Somewhat understandably, somewhat unfairly, Jack Johnson seems to have the spotlight on him mostly when Drew Doughty
recedes from it. Once again, the bright lights have come back to Johnson.
Almost from the moment Doughty left Saturday’s game at Philadelphia with an injury, heads turned in Johnson’s direction. As ``the other’’
talented young player on the Kings’ blue line, Johnson immediately stood to inherit increased minutes, tougher situations and, in general, the need to lead the way for the defense.
So, he did. With the Kings down to five defensemen, in a tough building against an undefeated Flyers team, Johnson turned in an excellent performance. He logged 30 minutes, 57 seconds of ice time -- just the second 30-minute game of his NHL career -- and scored a power-play goal in overtime to win the game.
It’s hard to imagine a much better four-game start than the one Johnson had this season. It included two overtime goals -- he had never scored a game-winning goal in 282 previous NHL games -- and two assists and an even plus-minus rating, notable for a defenseman who was minus-21 last season.
The Kings will need Johnson to be strong going forward, particularly in the short term. Doughty, a regular 30-minute player in all situations, was placed on injured reserve Sunday, meaning he will be out for at least a week.
Johnson is expected to stay with his normal partner, Rob Scuderi
, but is likely to see increased minutes and will take on an even more important role as a ``quarterback’’ on the power play, in addition to an increase in duties as a penalty killer.
``Jack, he’s a guy who always plays high minutes,’’ defenseman and alternate captain Matt Greene
said. ``I think he’s always up in the 20-, 25-minute range. If that gets bumped up a couple more, he definitely has the ability to do it, and he can do it. He’s done it before and I think he will be fine. He’ll be fine getting that extra workload on the PP and the PK.’’
Johnson immediately becomes the Kings’ best puck-moving defenseman, and perhaps their only reliable one. Scuderi, Greene and Willie Mitchell
are defensive stalwarts. Alec Martinez
was made a healthy scratch on Saturday. Slava Voynov
is a rookie without any NHL experience.
Chances are, if the Kings are going to generate sustained offense from the blue line, it’s going to come from Johnson, who has a hard, accurate shot, but Johnson said he doesn’t plan to change anything.
``No. I just keep doing what I do,’’ Johnson said on Monday. ``Playing a lot, and playing on power plays and stuff like that, that’s what I do. I don’t really feel like it’s being put in a different situation.
That’s what I do. That’s what I’ve always done. That’s what I came up doing, and I’m just going to keep playing.
``I don’t feel like I’m being put in a different situation or different opportunities. Hopefully I can play huge minutes every night, because that’s what I like to do.’’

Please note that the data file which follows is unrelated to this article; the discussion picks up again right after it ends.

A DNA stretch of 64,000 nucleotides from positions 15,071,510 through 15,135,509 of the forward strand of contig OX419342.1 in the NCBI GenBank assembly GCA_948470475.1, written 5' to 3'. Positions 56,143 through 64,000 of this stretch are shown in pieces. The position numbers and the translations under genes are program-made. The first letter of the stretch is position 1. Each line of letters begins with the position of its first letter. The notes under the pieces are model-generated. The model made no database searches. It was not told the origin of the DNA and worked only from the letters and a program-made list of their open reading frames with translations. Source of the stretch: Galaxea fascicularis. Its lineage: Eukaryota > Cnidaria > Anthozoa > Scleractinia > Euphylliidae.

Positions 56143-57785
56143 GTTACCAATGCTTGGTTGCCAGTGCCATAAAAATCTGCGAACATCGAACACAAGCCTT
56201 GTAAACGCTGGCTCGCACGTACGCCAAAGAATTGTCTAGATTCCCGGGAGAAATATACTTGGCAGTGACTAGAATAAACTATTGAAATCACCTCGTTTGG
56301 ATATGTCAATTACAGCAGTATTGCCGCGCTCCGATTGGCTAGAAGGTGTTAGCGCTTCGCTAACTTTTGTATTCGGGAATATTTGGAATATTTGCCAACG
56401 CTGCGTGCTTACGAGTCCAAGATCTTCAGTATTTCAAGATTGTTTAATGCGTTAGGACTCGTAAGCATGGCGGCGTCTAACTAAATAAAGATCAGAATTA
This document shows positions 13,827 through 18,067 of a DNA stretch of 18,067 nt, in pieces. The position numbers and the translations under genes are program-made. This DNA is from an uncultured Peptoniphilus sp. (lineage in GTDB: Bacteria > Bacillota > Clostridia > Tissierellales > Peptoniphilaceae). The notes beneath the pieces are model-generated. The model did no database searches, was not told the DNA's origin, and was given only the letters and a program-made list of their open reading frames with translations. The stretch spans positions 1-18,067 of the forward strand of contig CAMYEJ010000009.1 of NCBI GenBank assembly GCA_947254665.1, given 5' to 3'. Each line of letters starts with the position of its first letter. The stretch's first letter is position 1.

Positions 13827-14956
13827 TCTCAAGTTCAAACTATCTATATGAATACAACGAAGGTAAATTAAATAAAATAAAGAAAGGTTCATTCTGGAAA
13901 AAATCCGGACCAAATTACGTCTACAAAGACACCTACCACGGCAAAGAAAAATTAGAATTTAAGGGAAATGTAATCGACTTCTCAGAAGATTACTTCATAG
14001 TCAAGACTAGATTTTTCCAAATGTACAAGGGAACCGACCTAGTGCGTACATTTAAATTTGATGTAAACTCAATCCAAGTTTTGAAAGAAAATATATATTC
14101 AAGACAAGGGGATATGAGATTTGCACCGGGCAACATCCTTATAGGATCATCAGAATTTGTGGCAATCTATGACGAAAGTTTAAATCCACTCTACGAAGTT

And while Johnson is correct, that his specific responsibilities and expectations won’t change, he won’t be viewed the same way. Coach Terry Murray acknowledged that the Kings will look for more from Johnson.
``Yeah, a bigger role for Jack,’’ Murray said. ``I thought he was a big horse of a man there in the game in Philadelphia. He played tremendous. He got stronger and played with more authority on the puck. He really tried to take the game over, every time he was on the ice.
``That was outstanding on his part, from my view of it. So I just want to keep building on that and pushing that attitude. It’s the way it is. When you lose a player, somebody does need to step up and take more on, and he has assumed that responsibility. It’s great to see.’’
Johnson, through no fault of his own, has been in something of an awkward situation in terms of his status among the Kings’ defensemen.
He was highly regarded when the Kings acquired him from Carolina in a
2007 trade, then turned in a solid rookie season in 2007-08.
That summer, though, the Kings drafted Doughty No. 2 overall, and Doughty quickly showed signs of being a franchise defenseman, as he outpaced Johnson in most aspects of the game.
Doughty was a Norris Trophy finalist in 2010, but last season, Johnson totaled 42 points to Doughty’s 40 and was far more productive on the power play, where he had 25 assists in 82 games.
Johnson doesn’t turn 25 until January, and is still at an age at which NHL defensemen are ripening. His start to this season indicates that progress is being made.
In the season opener against the New York Rangers, the Kings had a
4-on-3 power play in overtime. Johnson pinched down to the left side of the net, took a cross-ice pass from Mike Richards
and banged home a one-timer for the victory and his first-ever NHL game-winning goal.
Eight days later, Johnson once again found himself at the side of the net during an overtime power play, and once again redirected a pass from Richards into the net for the winning goal.
``Same thing on both goals, really,’’ Johnson said. ``I had the easy job, just going to the back post and trying to get lost back there.
Richards made two great plays.’’
Barring a setback, Doughty will be back on the ice relatively soon, but since the start of training camp, Murray has stressed the importance of a strong start to the regular season. That goal, no doubt, will be complicated by Doughty’s absence, but the Kings remain confident on the blue line.
``Against the Flyers), we really saw Willie Mitchell
step up his game and also get some power-play time,’’ Greene said. ``Rob Scuderi
logged a little bit more ice time than he normally does. Those three guys (including Johnson) really came through. That’s what you need when a guy goes down, on the back end. You need three guys to elevate their games like that.’’